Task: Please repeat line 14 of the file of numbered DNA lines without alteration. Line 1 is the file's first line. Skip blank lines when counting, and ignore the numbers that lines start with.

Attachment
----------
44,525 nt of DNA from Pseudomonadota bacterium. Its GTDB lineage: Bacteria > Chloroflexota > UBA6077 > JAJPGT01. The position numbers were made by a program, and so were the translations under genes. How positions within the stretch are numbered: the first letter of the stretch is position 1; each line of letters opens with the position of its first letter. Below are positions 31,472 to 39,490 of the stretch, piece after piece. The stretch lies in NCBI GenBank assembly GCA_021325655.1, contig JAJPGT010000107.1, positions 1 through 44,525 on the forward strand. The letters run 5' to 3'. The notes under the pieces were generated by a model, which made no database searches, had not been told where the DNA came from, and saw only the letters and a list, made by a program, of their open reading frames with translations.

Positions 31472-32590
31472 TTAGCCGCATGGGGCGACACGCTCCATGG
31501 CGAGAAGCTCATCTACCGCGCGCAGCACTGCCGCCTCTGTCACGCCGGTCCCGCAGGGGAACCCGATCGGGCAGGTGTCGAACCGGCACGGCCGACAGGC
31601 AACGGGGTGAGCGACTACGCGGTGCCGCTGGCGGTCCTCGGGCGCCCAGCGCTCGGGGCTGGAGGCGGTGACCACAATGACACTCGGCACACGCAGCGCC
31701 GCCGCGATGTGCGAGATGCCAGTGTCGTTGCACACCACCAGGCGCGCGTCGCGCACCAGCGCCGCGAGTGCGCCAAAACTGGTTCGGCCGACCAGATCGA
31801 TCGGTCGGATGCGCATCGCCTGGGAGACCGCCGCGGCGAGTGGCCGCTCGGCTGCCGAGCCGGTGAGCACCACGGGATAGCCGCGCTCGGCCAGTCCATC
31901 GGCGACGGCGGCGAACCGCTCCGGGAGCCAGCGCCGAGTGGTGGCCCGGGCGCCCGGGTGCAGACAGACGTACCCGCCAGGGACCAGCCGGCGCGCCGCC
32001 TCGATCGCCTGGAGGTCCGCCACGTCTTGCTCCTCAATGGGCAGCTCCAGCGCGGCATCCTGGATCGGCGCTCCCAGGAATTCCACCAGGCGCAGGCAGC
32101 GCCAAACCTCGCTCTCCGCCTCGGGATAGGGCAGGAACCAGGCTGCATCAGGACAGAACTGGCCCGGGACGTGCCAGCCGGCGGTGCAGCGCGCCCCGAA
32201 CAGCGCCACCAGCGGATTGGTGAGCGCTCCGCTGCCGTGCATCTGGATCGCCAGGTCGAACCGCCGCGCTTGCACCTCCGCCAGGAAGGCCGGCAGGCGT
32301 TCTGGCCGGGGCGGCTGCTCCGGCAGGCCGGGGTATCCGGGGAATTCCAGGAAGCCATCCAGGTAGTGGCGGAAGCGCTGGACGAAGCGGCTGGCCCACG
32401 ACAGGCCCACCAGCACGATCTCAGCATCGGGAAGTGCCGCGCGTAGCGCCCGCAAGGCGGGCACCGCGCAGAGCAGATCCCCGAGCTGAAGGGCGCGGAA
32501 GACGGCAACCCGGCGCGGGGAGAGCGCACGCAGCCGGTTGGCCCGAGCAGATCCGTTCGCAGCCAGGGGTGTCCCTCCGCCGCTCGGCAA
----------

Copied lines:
32501 GACGGCAACCCGGCGCGGGGAGAGCGCACGCAGCCGGTTGGCCCGAGCAGATCCGTTCGCAGCCAGGGGTGTCCCTCCGCCGCTCGGCAA